Monthly Mini Review
Whisper Falls by Toni Blake – C I borrowed this book from the library after a recent DBSA podcast which mentioned that the heroine has Crohn’s Disease. Tessa Sheridan moved home to Destiny, Ohio some years earlier because she needed help due to her illness. Her mother lives close by and she has a part time job in a friend’s bookshop which allows her to work when she feels well but is very flexible if she’s unwell. She was an interior designer with a big Cincinnati firm but couldn’t keep up with the demands of her job. She has her own interior design business in Destiny but there’s little demand and she’s had no actual customers. Lucky Romo moves back home to Destiny after he took over at age 18. He didn’t plan to come back but he recently found out he has a son – the result of a one night stand some ten years earlier when he’d been (very briefly) in the area. There is little angst about the son and actually that was kind of refreshing. The big deal about Lucky is that he’s had a rough past. He was in an outlaw motorcycle gang for four years shortly after he left town and did some bad things. Part of the reason he stayed away was the potential for risk to his family.
It has all the ingredients of a cracking story but it was just okay for me. I admit I was kind of bored and I skimmed a lot of it. Tessa’s love for The Ellen Show was over the top and kind of nauseating. I liked a lot of the interaction between Lucky and Tessa and those were the bits where I read more closely. I did like that the book didn’t shy away from making the things Lucky did very bad things (they could still have been worse) and I liked that he had to work some things out with his family rather than being completely embraced as the prodigal son (though there was a bit of that). Crohn’s Disease wasn’t a huge focus in the story. Tessa has basically learned to manage it. She doesn’t want to be a burden and she doesn’t want people to define her by her disease so she prefers not to think about it. I liked how Lucky was happy to take care of her when she was ill and he had to push a bit to get her to allow that. I felt like she had a bit more balance by the end but I also think she had a relatively mild form of the disease. Some of the things which would have possibly changed my impression in that regard were glossed over – for instance, she had a limited diet but the story never disclosed what that actually looked like day to day.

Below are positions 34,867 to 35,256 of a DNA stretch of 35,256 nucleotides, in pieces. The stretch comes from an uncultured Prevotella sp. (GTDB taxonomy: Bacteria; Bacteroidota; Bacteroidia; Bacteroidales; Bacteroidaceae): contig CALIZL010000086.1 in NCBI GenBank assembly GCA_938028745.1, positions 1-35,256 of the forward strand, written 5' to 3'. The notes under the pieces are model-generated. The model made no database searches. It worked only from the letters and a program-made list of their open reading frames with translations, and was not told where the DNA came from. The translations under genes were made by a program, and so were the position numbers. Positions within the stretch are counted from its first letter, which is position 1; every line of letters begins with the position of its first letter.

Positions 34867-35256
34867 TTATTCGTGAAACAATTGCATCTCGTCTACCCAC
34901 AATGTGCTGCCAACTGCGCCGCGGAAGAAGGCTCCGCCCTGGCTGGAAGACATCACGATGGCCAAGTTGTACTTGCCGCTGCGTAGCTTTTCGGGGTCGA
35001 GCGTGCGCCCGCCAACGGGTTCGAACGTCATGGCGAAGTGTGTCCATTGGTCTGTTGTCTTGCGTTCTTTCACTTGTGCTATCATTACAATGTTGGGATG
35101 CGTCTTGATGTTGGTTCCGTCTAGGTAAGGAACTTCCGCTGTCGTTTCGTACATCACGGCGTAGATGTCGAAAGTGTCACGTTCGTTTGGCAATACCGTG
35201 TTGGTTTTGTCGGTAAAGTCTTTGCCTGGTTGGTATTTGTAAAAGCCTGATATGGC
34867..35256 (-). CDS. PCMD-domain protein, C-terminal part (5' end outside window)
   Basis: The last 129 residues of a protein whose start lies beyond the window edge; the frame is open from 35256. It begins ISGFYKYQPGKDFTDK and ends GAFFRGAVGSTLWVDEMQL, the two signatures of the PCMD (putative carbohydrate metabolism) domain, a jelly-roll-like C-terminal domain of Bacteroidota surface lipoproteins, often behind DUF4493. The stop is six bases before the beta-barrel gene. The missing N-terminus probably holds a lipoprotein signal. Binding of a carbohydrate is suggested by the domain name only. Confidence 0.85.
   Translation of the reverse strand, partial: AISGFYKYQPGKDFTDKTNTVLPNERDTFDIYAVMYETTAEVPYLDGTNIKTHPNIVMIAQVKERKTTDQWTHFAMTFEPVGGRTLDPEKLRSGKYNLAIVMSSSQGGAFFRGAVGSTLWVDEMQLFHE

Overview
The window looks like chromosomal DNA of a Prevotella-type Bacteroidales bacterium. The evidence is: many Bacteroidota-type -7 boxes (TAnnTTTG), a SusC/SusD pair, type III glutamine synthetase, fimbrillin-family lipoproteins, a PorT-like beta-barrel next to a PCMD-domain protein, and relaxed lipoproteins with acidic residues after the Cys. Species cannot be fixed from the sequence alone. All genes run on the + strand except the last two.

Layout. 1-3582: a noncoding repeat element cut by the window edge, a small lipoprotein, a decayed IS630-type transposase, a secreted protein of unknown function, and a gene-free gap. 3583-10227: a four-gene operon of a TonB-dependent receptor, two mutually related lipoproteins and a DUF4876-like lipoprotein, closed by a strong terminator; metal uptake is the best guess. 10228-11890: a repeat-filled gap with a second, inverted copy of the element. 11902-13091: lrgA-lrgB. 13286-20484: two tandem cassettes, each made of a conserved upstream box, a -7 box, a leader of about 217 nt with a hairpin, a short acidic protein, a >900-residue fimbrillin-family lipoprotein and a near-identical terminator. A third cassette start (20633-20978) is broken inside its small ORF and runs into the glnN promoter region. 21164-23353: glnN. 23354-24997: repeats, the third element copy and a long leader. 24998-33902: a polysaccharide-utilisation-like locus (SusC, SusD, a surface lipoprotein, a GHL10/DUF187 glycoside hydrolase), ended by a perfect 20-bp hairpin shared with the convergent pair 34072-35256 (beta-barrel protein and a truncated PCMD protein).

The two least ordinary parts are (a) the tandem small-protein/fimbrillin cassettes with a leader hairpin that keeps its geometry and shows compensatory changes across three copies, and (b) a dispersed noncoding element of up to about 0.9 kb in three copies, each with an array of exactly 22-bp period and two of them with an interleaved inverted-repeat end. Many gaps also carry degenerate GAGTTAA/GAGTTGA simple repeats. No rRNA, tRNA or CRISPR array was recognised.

Maybe it was a mood thing but the story didn’t really grab me. It was okay, not great. Maybe I’d have liked it better if I’d read the earlier books in the series and understood some of the background better – but I didn’t feel lost so I don’t think it’s entirely necessary. Also, I was mildly skeeved out by the regular addition of unknown (hopefully food) substances stuck to the text of the library book. Man, I hope they were biscuit crumbs.
Reviews of these books will be up soon at AudioGals.
Here’s what you may have missed:
Summer Rain anthology by Ruthie Knox, Molly O’Keefe, Mary Ann Rivers, et al
Real Feelings by Charlotte Stein (from Summer Rain anthology)
The Martian by Andy Weir, narrated by RC Bray
Losing Control by Jen Frederick
Peanut Goes to School by Thea Harrison
Stories Beneath Our Skin by Veronica Sloane
The Borders of Infinity audiobook by Lois McMaster Bujold
at Dear Author
The Red Bikini by Lauren Christopher
Pieces of Olivia by Melissa West
Reward of Three by Kelly Jamieson
Hold on Tight by Serena Bell
And Call Me in the Morning by Willa Okati
And Call Me in the Evening by Willa Okati
General Misconduct by LA Witt